To the editor:
I read the Editorial Board column Saturday, and I have some observations. I think these will lead all of us to some of the answers.
I had to smile as I read the comment that all of the previous generations probably felt like we do about the condition of our future and our youth. I was privileged to be involved with apprentice training shortly after I became a journeyman, and one of my subjects was trade mathematics.
On one Saturday, I was explaining how the magical numbers in our text were really trigonometry, and I had one student who raised his hand and said "I did not really get a good education, so I don't understand all of this."
I questioned him as to where he went to high school and what year he graduated. I was surprised to learn he attended Grand Junction High and graduated the year before I did.
The conclusion was that I was teaching him things I learned at the same school one year later, and he really did not pay attention.
This situation has been in our society from the beginning of our country, and I am sure it exists in all cultures. I was at the Boys & Girls Club the other day to see the director, Dana Duran. Thanks, Dana, and your staff for what you are doing. I noticed a young man about 12 years old sitting on the bench and not really having much fun, so while I waited, I sat down and talked to him.
We ended up playing air hockey and he beat me, and I had a great time with this young man. By the way, he really liked the computer lab the best, but we cannot let youths be there all day.
Here are some things each of us can do to help. Find a youth you connect with and be that person's friend or mentor. He or she can be athletic, artistic, mechanical or into animals. I know for sure the next generation is as diverse as adults now. If a larger group is your thing, we always can use more volunteers at the club and are happy to have your help.
There are sports teams that need good coaching from individuals who realize that striving for the best we can be in athletics is not just about winning, but about personal success. Maybe help a friend of your child with a subject you are good at and they are not. We can do this without an organization or with one, but the real charge is to "Just Do It."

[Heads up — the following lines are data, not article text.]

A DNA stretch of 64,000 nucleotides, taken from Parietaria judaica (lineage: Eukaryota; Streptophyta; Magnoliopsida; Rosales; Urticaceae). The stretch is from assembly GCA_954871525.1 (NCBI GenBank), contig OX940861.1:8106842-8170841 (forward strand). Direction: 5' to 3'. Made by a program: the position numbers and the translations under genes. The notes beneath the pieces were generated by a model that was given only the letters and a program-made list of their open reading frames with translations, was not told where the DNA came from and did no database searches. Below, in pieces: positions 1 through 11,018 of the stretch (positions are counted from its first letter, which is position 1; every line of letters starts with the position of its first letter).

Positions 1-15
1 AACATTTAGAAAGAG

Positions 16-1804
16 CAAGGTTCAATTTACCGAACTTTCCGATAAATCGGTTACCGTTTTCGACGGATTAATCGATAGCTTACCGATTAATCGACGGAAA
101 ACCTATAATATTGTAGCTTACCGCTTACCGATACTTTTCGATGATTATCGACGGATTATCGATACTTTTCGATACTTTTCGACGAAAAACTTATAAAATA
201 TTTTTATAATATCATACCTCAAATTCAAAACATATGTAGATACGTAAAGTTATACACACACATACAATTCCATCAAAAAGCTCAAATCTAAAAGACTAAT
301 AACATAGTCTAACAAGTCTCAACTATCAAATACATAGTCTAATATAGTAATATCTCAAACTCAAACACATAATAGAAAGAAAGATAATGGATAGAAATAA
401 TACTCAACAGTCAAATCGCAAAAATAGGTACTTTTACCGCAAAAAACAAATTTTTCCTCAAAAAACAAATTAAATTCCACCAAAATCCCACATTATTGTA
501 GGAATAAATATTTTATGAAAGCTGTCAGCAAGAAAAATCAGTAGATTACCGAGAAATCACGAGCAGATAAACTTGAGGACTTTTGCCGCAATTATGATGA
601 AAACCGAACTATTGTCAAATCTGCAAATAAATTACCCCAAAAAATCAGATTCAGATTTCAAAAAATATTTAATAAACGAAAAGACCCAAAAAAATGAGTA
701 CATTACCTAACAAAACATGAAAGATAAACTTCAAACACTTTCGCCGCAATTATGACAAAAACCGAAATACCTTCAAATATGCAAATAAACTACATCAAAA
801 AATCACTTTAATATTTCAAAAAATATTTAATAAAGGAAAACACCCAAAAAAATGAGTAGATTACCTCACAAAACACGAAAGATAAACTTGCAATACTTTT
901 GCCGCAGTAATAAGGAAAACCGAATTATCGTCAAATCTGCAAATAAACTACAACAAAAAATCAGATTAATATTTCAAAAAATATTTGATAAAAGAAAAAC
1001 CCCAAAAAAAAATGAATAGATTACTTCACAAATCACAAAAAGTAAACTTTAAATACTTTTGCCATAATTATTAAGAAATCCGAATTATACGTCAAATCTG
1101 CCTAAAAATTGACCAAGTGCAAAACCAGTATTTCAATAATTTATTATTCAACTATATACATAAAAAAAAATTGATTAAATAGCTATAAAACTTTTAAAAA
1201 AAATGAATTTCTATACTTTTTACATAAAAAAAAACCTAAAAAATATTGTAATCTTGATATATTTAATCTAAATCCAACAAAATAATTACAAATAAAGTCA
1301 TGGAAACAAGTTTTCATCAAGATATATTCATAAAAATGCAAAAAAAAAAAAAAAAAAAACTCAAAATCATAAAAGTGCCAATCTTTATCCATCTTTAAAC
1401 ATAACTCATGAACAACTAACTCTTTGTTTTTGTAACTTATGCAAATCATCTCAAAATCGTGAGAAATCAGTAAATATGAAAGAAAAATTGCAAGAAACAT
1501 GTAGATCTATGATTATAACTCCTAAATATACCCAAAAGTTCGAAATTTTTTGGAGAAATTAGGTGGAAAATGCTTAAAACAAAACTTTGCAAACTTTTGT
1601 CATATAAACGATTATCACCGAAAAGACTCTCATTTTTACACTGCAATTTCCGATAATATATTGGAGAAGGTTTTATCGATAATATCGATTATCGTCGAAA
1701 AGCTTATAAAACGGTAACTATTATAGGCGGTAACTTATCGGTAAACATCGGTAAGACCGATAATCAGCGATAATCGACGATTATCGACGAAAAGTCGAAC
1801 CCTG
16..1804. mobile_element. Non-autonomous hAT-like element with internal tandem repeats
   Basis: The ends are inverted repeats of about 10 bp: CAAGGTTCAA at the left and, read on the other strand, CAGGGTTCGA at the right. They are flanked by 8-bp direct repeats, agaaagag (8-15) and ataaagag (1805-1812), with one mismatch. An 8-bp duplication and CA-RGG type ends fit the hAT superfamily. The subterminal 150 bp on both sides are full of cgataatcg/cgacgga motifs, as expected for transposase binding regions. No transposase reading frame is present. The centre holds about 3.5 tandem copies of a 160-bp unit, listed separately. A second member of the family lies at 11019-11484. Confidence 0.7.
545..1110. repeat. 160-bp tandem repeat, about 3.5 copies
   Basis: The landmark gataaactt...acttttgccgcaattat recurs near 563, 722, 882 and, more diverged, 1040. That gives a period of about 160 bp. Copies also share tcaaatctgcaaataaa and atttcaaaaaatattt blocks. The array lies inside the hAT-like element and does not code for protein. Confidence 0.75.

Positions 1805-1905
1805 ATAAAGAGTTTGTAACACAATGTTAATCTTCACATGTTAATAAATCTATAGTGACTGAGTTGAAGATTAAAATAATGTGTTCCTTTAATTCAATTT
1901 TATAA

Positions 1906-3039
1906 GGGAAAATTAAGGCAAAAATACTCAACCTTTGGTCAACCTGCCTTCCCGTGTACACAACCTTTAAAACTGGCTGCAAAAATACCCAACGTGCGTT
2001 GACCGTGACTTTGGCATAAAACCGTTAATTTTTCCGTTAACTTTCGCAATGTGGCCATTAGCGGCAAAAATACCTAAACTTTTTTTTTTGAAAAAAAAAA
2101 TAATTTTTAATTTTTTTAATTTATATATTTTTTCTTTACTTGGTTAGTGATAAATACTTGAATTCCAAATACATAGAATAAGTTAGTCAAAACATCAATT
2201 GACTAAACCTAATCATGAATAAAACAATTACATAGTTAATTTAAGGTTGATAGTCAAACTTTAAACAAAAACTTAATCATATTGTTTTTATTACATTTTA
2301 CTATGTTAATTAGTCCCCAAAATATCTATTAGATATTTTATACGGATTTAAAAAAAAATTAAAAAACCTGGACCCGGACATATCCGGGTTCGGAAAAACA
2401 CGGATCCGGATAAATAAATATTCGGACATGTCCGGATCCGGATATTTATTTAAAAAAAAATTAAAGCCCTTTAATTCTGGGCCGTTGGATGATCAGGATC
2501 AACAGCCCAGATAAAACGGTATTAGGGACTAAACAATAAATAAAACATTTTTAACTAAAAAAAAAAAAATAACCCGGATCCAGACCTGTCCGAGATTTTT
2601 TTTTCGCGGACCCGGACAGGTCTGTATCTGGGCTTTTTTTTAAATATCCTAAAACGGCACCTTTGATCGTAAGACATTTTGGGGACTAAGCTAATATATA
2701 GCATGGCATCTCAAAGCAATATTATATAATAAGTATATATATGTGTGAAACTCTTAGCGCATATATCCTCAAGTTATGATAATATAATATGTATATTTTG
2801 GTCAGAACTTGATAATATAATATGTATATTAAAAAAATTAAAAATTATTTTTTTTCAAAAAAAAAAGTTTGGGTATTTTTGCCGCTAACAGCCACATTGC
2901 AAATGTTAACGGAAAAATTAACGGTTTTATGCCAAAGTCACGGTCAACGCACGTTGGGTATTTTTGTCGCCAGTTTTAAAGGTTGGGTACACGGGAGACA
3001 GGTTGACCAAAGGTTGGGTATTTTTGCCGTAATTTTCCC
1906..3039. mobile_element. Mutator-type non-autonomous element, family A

We cannot afford, as a society, to not educate and socialize our youth, or we will incarcerate our future adults. Now we ask ourselves, will all of this really do any good? I can say that it will make a difference no matter if you get to witness this fruit or not. I would never want to think that the answer to all of our problems is as simple as the above examples as we have many extenuating circumstances, but I do know that without these actions, our problems will deepen and grow greater.
Now, a word to our youth, and I hope they will hear this. I am sitting at my computer and typing this letter into Word, and I realize all of you can operate a computer. One of the lamest classes I ever took was typing in my sophomore year of high school, and I hated it then. It was only one semester, and the teacher thought we would all be future stenographers. I, by the way, was one of the few males to take this course. I encourage you to really pay attention to all of your classes, and dedicate yourselves to getting the most out of them you can. By the way, I was not an A typing student, but the B- I earned has served me very well in my adult life. Typing was not nearly as fun as auto mechanics, but I have used it to my advantage more than any class I ever took. You do not have to be a brain to be successful in life, just dedicated to learn all you can and do your best.